The virtual monopoly that doctors and insurance companies have will be transformed into a legally mandated monopoly, with no way for citizens to opt out of the system.

Besides the impracticalities of a compulsory medical monopoly, as indicated by all the historical evidence from the U.K., Canada and the old Soviet Union (as well as from our own country’s Medicare program), there are basic human rights questions. If the government takes over the medical industry, what if someone wants to be a private doctor, or have an independent insurance company, or get medical care from a non-government doctor?

What if someone doesn’t buy health insurance, as will be demanded by the new plan? A blunt translation of this legislation would have proponents declaring, “You must participate in this scheme whether you like it or not, or we’ll send the IRS after you or imprison you.”

Quite the uncivil way to let people know you care about their health.

If private citizens forced their neighbors to join in some scheme or else get thrown in a cage or get robbed, such schemers would be thrown in jail.

Just what is it about these public officials that makes them so demanding and dictatorial? Their control-freakishness is getting quite counterproductive…even dangerous.

One of our rights as citizens is to opt out of this kind of government scheme without threats of brute force. In the America our Founders created, we had the right to opt out of even health insurance, and whether or not we had insurance was none of the government’s business.

It’s called freedom.

As with any other industry that government has tampered with, state interference in the health care industry for many years has caused all the problems the industry has now. Get the government out of it. Allow the free market to work, and it will work…if given the chance.

So Many Hacks, So Little Time

Well, after all the Town Hall meetings and Tea Parties, and the 2009 elections in New Jersey, NY and Virginia, it’s time for a break from political annoyances–NOT!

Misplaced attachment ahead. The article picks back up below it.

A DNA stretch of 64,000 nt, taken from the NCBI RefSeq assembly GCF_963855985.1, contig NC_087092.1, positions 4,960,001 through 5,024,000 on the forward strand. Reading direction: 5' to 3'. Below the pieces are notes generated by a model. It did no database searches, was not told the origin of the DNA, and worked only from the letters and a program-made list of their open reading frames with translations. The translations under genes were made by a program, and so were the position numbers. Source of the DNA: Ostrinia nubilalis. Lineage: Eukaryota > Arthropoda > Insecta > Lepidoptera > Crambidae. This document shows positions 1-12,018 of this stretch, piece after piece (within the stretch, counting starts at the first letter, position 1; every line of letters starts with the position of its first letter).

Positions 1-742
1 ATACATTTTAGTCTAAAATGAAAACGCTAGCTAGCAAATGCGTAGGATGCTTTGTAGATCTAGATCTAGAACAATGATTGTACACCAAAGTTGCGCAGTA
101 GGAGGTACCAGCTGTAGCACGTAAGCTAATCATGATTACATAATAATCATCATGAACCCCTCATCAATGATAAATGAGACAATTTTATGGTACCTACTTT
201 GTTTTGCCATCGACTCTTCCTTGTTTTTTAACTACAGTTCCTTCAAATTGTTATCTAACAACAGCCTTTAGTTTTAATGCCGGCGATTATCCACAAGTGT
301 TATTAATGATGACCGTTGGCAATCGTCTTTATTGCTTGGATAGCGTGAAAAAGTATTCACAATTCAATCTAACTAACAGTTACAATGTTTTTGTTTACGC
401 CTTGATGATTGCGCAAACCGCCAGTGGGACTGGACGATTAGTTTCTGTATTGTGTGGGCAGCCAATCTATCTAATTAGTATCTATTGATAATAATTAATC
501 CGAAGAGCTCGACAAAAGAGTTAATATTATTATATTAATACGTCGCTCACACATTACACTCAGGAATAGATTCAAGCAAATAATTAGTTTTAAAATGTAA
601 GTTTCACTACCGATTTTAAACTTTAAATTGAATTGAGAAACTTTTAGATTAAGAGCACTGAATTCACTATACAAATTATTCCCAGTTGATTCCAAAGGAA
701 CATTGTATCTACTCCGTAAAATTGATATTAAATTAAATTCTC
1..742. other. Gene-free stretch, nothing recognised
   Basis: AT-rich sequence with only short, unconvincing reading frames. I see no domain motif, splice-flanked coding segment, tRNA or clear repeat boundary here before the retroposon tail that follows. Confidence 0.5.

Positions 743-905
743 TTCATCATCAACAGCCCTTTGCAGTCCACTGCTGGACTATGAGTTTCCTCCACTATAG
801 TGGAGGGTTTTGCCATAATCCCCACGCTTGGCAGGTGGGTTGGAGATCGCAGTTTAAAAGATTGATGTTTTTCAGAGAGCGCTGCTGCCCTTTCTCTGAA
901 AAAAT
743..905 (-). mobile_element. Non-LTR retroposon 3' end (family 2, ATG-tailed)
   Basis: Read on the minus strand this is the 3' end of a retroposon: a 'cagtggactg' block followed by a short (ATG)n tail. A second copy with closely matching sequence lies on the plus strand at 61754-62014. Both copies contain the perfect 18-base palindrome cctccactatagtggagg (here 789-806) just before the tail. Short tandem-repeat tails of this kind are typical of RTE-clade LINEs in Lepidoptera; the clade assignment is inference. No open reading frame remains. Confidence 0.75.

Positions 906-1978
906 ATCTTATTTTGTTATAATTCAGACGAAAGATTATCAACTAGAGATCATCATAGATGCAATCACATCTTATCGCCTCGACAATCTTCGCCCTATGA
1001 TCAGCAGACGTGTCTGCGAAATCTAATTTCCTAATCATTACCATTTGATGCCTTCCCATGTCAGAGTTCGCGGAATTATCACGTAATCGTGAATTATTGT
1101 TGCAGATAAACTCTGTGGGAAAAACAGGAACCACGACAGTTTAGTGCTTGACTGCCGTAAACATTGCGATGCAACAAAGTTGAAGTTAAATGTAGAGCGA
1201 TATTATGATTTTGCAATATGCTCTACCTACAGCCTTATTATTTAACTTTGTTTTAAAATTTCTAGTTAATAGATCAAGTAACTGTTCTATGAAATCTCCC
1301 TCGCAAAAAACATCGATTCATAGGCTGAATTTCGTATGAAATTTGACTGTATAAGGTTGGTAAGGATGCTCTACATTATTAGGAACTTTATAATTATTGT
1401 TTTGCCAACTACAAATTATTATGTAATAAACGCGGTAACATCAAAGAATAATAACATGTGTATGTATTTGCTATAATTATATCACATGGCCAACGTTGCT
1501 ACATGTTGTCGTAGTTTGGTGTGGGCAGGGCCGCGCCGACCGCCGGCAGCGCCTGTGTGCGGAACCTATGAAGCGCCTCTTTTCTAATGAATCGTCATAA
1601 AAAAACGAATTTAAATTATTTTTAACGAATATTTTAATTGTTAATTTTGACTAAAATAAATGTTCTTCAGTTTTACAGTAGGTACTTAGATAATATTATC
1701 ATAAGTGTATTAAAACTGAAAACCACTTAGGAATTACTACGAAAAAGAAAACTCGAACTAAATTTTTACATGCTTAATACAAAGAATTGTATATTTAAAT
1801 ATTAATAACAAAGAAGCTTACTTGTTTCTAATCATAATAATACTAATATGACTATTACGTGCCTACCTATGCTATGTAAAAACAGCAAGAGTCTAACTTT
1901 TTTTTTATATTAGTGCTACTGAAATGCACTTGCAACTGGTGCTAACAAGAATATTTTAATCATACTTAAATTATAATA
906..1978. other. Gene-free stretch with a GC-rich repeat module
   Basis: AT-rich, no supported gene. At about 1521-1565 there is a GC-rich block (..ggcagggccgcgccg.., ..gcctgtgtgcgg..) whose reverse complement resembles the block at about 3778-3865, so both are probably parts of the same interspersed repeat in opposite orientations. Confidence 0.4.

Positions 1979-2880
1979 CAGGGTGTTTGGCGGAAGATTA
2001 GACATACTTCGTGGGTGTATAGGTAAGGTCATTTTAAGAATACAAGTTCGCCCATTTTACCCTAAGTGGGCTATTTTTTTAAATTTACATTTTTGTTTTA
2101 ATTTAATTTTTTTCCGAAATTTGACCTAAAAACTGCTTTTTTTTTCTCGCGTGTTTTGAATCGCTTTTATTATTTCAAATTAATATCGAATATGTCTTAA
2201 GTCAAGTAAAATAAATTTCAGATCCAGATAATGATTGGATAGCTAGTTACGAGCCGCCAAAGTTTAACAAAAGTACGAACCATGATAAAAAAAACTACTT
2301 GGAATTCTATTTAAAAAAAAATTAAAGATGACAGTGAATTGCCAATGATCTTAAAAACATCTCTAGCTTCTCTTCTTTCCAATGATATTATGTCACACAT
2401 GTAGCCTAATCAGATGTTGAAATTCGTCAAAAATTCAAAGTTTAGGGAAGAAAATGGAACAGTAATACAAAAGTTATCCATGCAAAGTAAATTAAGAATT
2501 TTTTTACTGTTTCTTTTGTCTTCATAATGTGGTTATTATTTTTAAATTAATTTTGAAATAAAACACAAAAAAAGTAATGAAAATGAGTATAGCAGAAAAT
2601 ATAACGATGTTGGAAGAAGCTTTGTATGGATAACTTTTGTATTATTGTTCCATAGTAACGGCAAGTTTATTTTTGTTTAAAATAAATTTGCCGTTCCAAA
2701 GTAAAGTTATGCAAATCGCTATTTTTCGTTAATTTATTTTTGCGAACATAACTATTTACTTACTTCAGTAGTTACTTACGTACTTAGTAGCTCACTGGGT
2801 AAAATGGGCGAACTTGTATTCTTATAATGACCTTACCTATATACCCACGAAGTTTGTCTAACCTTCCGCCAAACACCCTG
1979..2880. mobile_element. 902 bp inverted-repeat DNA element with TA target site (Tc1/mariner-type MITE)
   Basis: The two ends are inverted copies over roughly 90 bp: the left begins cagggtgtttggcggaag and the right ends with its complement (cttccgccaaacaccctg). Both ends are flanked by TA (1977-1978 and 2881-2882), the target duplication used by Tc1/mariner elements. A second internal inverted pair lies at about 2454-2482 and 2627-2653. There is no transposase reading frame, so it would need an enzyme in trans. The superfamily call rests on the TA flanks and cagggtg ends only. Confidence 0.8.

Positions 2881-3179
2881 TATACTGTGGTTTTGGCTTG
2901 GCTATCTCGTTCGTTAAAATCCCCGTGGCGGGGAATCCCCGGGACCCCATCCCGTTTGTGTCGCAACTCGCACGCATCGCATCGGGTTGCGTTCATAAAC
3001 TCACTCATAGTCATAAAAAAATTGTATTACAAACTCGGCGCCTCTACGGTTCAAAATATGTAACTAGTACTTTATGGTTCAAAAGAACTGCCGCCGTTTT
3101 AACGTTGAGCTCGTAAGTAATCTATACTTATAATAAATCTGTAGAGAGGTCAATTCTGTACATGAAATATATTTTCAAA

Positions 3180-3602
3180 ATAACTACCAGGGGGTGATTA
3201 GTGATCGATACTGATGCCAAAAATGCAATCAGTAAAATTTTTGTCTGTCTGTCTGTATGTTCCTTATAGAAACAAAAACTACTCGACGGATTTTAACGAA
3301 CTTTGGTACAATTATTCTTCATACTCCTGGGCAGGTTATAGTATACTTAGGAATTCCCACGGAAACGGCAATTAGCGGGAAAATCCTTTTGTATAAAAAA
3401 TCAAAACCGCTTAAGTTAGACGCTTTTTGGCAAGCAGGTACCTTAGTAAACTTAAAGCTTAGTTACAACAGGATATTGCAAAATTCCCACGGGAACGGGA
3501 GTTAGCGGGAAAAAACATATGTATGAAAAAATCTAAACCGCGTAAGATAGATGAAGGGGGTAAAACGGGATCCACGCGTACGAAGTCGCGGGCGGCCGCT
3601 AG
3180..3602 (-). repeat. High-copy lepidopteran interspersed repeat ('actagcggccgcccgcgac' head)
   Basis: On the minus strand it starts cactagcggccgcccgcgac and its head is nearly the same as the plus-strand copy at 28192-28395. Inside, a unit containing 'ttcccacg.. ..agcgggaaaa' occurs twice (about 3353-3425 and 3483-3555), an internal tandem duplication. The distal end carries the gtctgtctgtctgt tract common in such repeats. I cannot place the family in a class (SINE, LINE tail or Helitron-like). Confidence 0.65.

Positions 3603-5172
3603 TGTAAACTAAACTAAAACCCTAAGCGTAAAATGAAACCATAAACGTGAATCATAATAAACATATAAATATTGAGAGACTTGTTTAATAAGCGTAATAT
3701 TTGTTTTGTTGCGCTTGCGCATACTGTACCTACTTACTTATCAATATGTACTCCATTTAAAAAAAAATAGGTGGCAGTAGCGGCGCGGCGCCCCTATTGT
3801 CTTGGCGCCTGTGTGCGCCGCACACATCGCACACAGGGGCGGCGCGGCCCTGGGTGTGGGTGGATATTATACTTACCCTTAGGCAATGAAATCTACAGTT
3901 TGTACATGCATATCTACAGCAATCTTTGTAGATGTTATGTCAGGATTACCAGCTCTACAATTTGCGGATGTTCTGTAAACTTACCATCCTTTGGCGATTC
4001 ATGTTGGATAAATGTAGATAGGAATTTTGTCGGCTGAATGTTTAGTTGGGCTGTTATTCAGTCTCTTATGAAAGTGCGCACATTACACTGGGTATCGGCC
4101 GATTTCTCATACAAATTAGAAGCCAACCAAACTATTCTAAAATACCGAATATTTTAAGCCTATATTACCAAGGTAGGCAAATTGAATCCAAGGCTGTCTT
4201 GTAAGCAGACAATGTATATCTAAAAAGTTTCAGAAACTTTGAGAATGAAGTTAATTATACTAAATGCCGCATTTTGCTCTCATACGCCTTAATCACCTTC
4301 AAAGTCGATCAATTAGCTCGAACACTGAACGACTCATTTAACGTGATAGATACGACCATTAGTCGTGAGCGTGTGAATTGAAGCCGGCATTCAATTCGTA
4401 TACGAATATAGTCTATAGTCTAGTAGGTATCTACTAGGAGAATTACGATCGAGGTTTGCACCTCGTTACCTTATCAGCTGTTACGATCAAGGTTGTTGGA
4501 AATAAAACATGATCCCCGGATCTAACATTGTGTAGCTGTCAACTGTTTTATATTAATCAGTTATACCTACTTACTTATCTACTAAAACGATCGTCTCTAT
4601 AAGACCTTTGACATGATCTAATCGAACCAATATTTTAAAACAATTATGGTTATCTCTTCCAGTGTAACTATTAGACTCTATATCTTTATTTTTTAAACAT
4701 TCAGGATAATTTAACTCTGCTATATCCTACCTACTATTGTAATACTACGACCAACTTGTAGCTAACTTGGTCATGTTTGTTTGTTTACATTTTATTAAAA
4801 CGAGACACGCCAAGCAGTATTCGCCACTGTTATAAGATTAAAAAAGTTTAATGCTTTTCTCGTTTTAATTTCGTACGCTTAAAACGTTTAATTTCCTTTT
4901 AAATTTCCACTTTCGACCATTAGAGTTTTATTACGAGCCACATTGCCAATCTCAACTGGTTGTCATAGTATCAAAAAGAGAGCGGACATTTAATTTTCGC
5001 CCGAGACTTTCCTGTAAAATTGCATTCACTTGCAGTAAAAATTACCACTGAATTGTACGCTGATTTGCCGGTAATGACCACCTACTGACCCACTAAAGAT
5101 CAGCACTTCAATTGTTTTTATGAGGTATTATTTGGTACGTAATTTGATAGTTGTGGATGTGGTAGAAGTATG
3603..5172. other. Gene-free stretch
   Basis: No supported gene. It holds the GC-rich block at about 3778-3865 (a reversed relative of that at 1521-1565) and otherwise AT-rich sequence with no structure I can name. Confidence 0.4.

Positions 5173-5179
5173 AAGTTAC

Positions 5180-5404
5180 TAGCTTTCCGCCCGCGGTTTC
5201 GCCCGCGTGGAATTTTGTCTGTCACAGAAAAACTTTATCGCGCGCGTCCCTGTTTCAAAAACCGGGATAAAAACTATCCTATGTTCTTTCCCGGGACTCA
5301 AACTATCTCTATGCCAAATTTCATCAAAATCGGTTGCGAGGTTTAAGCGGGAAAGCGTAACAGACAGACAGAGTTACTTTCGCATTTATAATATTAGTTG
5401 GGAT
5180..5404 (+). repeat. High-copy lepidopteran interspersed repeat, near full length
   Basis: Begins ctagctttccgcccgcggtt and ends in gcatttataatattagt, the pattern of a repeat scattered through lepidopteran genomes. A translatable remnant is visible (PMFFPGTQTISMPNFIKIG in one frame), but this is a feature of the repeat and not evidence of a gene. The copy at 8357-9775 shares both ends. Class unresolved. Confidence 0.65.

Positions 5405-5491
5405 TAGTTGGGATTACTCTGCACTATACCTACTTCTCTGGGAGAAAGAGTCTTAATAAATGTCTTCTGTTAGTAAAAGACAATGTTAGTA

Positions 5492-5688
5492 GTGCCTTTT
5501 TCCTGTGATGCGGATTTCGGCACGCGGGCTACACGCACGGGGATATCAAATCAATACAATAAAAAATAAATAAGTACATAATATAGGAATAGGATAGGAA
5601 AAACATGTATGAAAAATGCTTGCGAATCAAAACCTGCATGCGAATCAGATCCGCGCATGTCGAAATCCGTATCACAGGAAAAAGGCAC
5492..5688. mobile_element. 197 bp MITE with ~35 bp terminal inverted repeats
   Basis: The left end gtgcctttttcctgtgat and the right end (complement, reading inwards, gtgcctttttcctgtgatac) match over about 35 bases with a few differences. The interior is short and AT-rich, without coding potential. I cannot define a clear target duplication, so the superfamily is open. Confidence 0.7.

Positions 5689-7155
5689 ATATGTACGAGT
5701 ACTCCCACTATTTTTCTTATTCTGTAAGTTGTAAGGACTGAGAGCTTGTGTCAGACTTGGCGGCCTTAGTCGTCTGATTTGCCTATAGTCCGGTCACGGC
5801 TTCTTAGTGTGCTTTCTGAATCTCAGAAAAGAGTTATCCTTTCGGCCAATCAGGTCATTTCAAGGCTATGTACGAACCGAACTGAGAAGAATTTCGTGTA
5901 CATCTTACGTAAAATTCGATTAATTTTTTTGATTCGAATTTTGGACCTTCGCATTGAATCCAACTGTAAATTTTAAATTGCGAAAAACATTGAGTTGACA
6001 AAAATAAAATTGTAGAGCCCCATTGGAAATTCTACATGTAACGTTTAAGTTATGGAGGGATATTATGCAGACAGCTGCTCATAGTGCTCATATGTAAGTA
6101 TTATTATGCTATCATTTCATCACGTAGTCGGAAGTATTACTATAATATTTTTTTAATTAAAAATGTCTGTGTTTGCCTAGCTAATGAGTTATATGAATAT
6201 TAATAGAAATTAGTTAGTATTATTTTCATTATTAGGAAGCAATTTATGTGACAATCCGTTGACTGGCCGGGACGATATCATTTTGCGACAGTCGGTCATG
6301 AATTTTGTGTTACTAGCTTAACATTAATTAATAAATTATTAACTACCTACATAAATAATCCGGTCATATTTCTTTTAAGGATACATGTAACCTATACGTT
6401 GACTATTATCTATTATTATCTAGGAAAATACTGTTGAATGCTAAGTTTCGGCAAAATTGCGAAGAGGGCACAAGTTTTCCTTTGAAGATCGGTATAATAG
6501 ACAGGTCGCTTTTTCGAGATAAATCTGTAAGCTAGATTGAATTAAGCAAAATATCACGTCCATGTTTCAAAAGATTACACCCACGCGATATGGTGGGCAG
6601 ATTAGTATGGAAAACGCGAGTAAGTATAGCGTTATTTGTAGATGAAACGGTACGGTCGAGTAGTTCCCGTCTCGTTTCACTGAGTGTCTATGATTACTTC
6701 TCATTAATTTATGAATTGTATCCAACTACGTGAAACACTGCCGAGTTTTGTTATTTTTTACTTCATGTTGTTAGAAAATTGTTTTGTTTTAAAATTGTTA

In Massachusetts, the Special Election to find a hack to replace the late Senator Kennedy is in just two months, and the party primaries are in just a few weeks! I’m already exhausted. But does it really matter which statist hack will replace Kennedy? No, not really. It will be the same old thing for the victims, I mean, subjects, I mean, voters in this bluest of blue states.

But there are so many hacks, and there is just so little time. Take our front-runner, Attorney General Martha Coakley. Please.

Just this week, the Boston Globe revealed that, in 1995 when she was the Middlesex County DA, Coakley had a “closed-door” meeting that resulted in child-molesting priest John Geoghan’s one-year probation instead of any prosecution.

….Coakley, then the head of the Middlesex child abuse unit, had Geoghan in her sights and took a dramatically different approach. Back then, three grade-school brothers told investigators that Geoghan had inappropriately touched them during numerous visits to their Waltham home, and had made lewd telephone calls to them. Rather than prosecute, Coakley agreed to grant Geoghan a year of probation in a closed-door proceeding that received no media attention at all…In those interviews, the boys described several instances of touching, including one where Geoghan soaped up one of the brothers in the shower…..“Father Geoghan came in and was standing and then was sitting on the toilet and looking at him through the curtains,’’ Coakley wrote in the two-page letter. “He stated that [Geoghan] gave him a back rub while he was in the shower soaping him up.’’….Coakley, in her interview with the Globe, said the touching described by the boys did not rise to the accepted definition of indecent assault because the brothers never said that Geoghan touched the parts of their bodies that a court would consider private.

Right on, Martha! And, according to the Boston Herald’s Holly Robichaud, ACORN’s 2008 scorecard rates Coakley an A+. Isn’t that reassuring?

“General” Coakley’s a real hack’s hack. How fitting that she will probably replace Ted Kennedy, hack of all hacks. (Oh, grow up, plenty of time has passed since his death–we can be honest again!) I’m sure the roto-writers of the Globe ran this story now because  they will probably endorse US Rep. Mike Capuano (Have the swallows returned to Capuano?) There is a reason that the “Morrissey Boulevard Bum-Kissers” (as the Herald’s Howie Carr calls them) would endorse Capuano: because his vacant Congressional seat paves the way for former Rep. Joe Kennedy’s son, Little Joe, grand-nephew of the late senior senator.

And then there’s Boston Celtics part-owner and former Bain Capital partner Steve Pagliuca. Make that Steve Alleypuka. He barfs me out! Yech! To stimulate the economy, he wants to raise the capital gains tax.


Maybe he means raise the UNEMPLOYMENT RATE!! What planet is this guy from?